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Blood Types and the Population

Blood Types and the Population

While Type O positive is the most common blood type. Not all ethnic groups have the same mix of these blood types. Hispanics, for instance, have a relatively high number of O’s, while Asians have a relatively high number of B’s. The mix of the different blood types in the U.S. populations are:

Blood Type Caucasians African Americans Hispanics Asians
O+ 37% 47% 53% 39%
O- 8% 4% 4% 1%
A+ 33% 24% 29% 27%
A- 7% 2% 2% 0.5%
B+ 9% 18% 9% 25%
B- 2% 1% 1% 0.4%
AB+ 3% 4% 2% 7%
AB- 1% 0.3% 0.2% 0.1%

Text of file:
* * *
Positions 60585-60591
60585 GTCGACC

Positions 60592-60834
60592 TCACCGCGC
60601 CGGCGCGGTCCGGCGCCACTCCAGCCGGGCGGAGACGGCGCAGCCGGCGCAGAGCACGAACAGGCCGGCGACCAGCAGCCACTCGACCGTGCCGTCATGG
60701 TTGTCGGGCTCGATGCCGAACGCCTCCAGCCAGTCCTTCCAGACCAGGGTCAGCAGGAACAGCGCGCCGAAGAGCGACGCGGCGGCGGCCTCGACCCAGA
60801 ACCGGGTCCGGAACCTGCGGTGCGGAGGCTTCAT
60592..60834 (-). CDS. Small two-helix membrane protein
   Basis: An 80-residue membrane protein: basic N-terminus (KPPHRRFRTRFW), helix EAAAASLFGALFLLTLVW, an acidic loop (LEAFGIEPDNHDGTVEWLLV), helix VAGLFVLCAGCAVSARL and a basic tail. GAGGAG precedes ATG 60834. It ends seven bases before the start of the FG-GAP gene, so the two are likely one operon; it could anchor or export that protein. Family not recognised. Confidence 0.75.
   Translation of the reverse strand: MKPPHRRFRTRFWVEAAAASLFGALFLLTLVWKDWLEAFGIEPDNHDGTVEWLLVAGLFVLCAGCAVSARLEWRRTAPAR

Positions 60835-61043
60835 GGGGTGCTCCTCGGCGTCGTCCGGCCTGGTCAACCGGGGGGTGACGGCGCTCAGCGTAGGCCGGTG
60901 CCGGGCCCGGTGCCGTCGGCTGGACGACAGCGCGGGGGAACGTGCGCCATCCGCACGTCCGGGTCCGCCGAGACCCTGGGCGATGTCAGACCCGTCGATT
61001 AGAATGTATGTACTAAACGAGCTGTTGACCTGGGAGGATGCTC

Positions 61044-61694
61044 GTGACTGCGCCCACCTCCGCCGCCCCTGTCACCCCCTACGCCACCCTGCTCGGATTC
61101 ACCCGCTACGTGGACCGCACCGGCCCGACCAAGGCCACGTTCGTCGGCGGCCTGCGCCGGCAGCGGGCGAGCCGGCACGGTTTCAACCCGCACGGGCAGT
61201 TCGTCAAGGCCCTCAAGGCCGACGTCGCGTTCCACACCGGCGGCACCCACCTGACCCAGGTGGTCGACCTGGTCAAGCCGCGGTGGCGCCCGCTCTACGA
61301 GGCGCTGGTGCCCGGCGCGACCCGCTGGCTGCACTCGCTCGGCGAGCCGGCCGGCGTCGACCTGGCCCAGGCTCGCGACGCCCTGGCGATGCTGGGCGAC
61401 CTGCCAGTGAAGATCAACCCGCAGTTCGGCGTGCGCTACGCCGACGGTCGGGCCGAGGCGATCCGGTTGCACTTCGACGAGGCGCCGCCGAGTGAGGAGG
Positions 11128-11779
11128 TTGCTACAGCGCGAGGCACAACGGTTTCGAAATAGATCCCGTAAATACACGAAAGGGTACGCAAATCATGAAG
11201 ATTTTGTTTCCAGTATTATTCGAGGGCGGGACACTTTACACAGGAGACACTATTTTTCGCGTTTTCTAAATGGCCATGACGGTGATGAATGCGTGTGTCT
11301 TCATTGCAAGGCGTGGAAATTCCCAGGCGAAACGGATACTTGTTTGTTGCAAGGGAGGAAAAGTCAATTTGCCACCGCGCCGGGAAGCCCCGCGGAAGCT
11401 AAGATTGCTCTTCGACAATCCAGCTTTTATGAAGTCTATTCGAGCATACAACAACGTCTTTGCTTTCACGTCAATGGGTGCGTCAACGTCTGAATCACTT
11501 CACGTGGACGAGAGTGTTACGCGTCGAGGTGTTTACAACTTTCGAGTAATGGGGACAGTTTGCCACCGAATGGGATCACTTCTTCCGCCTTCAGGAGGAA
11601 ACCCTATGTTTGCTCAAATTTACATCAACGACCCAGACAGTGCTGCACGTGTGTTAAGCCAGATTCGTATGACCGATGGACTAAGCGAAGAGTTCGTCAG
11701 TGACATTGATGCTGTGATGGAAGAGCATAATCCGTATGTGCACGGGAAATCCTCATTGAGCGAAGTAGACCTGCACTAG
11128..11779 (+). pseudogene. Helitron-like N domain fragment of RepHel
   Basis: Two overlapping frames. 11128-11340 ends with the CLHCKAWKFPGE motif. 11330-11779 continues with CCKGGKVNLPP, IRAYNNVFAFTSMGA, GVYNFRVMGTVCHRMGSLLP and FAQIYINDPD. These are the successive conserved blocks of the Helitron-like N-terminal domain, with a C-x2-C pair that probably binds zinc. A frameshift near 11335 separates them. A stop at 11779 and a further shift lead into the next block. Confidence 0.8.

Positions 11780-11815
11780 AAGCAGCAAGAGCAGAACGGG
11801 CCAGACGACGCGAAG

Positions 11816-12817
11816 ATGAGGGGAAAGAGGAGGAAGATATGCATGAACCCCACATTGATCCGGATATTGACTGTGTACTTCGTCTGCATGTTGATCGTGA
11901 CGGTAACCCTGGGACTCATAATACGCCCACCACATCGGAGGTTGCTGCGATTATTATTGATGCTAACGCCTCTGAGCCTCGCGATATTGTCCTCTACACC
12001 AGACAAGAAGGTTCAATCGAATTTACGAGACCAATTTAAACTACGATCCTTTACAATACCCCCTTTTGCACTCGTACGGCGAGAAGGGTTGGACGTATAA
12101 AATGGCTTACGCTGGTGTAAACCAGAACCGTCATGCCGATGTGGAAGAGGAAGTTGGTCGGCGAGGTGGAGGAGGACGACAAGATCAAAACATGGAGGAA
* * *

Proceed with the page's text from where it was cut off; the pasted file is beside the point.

(source: AABB Technical Manual)

Rare Traits

Ninety-eight percent of people suffering from sickle cell anemia are African-American. These people – most of whom are children – need to undergo regular blood transfusions. Often, they develop antibodies to the blood they receive, leading to potentially life-threatening transfusion reactions. But if they can receive blood that’s more closely matched to their own, that risk is minimized. And the best matches are found among other African-Americans.

Following is a chart of the rare blood traits and the probabilities of finding those rare traits in African-American and Caucasian blood.

Rare Trait (Negative from Factor) Probability of Finding Rare Trait
In Caucasian Population In African American Population
None Found 1 in 250
None Found 1 in 319
None Found 1 in 6,429
None Found 1 in 16,400
None Found Not established (extremely rare)
2 in 10 5 in 10
3 in 10 9 in 10
1 in 10 8 in 10

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